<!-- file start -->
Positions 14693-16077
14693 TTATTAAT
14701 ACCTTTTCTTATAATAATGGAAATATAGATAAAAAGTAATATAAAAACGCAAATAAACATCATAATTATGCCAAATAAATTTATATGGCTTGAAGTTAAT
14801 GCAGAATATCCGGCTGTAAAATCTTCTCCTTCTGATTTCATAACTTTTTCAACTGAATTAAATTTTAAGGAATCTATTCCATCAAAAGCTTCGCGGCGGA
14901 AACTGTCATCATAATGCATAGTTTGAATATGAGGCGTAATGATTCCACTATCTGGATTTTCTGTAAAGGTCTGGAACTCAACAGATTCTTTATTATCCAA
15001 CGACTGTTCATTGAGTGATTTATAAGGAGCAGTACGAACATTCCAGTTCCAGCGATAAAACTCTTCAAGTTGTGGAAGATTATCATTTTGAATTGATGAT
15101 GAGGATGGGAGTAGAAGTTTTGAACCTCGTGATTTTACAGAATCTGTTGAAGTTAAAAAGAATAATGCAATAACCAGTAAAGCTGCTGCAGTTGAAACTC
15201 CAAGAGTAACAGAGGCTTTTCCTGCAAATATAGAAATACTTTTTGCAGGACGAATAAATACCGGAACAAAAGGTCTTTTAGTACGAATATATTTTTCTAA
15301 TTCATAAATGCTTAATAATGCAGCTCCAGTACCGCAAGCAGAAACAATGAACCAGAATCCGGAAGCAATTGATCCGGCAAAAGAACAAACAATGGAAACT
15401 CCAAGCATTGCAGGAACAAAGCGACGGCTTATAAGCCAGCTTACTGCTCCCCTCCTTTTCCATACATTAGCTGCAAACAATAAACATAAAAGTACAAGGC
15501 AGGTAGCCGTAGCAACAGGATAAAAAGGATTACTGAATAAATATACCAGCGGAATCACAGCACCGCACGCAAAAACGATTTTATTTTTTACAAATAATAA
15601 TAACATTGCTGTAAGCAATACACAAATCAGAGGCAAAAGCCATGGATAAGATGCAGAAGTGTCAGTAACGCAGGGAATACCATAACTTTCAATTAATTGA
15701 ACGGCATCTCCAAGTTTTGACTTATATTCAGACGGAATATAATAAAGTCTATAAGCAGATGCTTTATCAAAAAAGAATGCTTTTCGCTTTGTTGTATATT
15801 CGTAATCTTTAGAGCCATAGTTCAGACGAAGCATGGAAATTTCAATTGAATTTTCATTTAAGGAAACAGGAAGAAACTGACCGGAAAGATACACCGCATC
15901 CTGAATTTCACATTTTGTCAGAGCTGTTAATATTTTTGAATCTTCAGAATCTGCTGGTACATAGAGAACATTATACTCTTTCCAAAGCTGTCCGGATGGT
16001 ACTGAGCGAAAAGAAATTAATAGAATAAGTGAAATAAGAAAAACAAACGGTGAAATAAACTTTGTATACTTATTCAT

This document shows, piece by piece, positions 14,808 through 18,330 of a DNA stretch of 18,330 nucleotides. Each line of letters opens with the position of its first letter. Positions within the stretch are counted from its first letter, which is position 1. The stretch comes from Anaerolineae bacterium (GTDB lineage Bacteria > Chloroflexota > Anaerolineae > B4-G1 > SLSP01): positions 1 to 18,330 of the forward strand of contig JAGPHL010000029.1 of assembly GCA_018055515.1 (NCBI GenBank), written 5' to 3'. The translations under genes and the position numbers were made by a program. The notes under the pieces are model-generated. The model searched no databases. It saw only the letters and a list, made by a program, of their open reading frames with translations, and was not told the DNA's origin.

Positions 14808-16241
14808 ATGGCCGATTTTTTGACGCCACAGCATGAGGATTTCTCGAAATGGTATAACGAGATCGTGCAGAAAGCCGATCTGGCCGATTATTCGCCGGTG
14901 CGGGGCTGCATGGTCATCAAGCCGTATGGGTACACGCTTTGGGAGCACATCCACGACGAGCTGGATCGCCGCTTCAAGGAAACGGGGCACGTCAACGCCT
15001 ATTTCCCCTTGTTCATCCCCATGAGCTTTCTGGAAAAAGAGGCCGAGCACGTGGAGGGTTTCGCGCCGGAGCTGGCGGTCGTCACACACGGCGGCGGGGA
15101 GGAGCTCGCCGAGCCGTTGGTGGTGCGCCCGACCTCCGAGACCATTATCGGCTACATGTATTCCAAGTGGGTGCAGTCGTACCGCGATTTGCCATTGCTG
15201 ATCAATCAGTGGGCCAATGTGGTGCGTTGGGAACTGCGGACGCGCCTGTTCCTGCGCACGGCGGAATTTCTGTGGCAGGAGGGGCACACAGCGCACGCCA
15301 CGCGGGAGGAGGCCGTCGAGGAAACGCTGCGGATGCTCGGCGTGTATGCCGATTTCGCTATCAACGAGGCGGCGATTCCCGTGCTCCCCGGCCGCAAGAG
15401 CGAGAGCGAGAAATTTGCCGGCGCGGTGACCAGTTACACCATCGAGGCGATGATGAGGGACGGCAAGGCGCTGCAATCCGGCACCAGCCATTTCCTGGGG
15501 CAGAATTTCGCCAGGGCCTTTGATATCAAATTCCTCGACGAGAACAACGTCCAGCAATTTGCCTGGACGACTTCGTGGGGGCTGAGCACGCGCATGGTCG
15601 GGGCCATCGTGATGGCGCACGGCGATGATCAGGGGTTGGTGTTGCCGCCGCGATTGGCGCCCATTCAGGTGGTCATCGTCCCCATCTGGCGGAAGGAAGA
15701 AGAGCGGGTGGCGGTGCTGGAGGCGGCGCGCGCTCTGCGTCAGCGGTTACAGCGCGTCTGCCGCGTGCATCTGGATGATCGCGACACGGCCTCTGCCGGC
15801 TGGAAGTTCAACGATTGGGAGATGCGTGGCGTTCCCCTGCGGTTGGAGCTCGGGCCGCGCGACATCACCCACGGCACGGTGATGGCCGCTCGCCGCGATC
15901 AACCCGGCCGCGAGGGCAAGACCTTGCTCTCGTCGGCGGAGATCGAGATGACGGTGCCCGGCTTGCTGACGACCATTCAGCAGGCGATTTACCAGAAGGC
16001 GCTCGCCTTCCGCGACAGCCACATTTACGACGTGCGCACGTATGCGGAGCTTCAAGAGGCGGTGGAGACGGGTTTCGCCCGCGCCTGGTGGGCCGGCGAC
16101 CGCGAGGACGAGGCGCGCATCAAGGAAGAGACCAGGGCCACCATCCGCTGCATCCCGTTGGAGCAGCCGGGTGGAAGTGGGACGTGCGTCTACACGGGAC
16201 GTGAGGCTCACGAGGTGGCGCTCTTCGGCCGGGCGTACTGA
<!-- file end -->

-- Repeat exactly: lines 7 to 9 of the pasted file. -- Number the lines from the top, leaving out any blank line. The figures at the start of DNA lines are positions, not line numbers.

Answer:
15101 GAGGATGGGAGTAGAAGTTTTGAACCTCGTGATTTTACAGAATCTGTTGAAGTTAAAAAGAATAATGCAATAACCAGTAAAGCTGCTGCAGTTGAAACTC
15201 CAAGAGTAACAGAGGCTTTTCCTGCAAATATAGAAATACTTTTTGCAGGACGAATAAATACCGGAACAAAAGGTCTTTTAGTACGAATATATTTTTCTAA
15301 TTCATAAATGCTTAATAATGCAGCTCCAGTACCGCAAGCAGAAACAATGAACCAGAATCCGGAAGCAATTGATCCGGCAAAAGAACAAACAATGGAAACT